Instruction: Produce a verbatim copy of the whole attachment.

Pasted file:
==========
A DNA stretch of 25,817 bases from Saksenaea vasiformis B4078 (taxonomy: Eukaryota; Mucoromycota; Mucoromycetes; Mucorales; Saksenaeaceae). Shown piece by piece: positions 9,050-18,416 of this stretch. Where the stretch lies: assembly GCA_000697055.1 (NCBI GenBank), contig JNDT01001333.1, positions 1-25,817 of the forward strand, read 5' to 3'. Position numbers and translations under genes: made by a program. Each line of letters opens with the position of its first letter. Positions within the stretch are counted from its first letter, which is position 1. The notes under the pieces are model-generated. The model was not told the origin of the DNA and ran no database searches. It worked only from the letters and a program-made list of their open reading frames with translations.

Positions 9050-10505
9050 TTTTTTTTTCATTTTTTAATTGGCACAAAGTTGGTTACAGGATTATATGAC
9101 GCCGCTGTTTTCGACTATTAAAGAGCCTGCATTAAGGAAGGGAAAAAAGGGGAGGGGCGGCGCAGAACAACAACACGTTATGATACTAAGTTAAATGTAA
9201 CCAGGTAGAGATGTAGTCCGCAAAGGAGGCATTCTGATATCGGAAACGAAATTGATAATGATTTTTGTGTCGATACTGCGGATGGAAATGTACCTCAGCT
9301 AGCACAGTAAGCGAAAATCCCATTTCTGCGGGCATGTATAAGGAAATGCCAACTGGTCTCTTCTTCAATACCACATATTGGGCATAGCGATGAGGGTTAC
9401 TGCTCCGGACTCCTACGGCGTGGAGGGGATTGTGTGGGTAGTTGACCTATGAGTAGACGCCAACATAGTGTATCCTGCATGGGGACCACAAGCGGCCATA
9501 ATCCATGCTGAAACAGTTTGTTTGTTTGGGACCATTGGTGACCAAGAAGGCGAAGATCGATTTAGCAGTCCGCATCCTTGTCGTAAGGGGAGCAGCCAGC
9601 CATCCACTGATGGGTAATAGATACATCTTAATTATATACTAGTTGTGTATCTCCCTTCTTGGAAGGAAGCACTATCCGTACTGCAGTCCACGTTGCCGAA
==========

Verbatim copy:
A DNA stretch of 25,817 bases from Saksenaea vasiformis B4078 (taxonomy: Eukaryota; Mucoromycota; Mucoromycetes; Mucorales; Saksenaeaceae). Shown piece by piece: positions 9,050-18,416 of this stretch. Where the stretch lies: assembly GCA_000697055.1 (NCBI GenBank), contig JNDT01001333.1, positions 1-25,817 of the forward strand, read 5' to 3'. Position numbers and translations under genes: made by a program. Each line of letters opens with the position of its first letter. Positions within the stretch are counted from its first letter, which is position 1. The notes under the pieces are model-generated. The model was not told the origin of the DNA and ran no database searches. It worked only from the letters and a program-made list of their open reading frames with translations.

Positions 9050-10505
9050 TTTTTTTTTCATTTTTTAATTGGCACAAAGTTGGTTACAGGATTATATGAC
9101 GCCGCTGTTTTCGACTATTAAAGAGCCTGCATTAAGGAAGGGAAAAAAGGGGAGGGGCGGCGCAGAACAACAACACGTTATGATACTAAGTTAAATGTAA
9201 CCAGGTAGAGATGTAGTCCGCAAAGGAGGCATTCTGATATCGGAAACGAAATTGATAATGATTTTTGTGTCGATACTGCGGATGGAAATGTACCTCAGCT
9301 AGCACAGTAAGCGAAAATCCCATTTCTGCGGGCATGTATAAGGAAATGCCAACTGGTCTCTTCTTCAATACCACATATTGGGCATAGCGATGAGGGTTAC
9401 TGCTCCGGACTCCTACGGCGTGGAGGGGATTGTGTGGGTAGTTGACCTATGAGTAGACGCCAACATAGTGTATCCTGCATGGGGACCACAAGCGGCCATA
9501 ATCCATGCTGAAACAGTTTGTTTGTTTGGGACCATTGGTGACCAAGAAGGCGAAGATCGATTTAGCAGTCCGCATCCTTGTCGTAAGGGGAGCAGCCAGC
9601 CATCCACTGATGGGTAATAGATACATCTTAATTATATACTAGTTGTGTATCTCCCTTCTTGGAAGGAAGCACTATCCGTACTGCAGTCCACGTTGCCGAA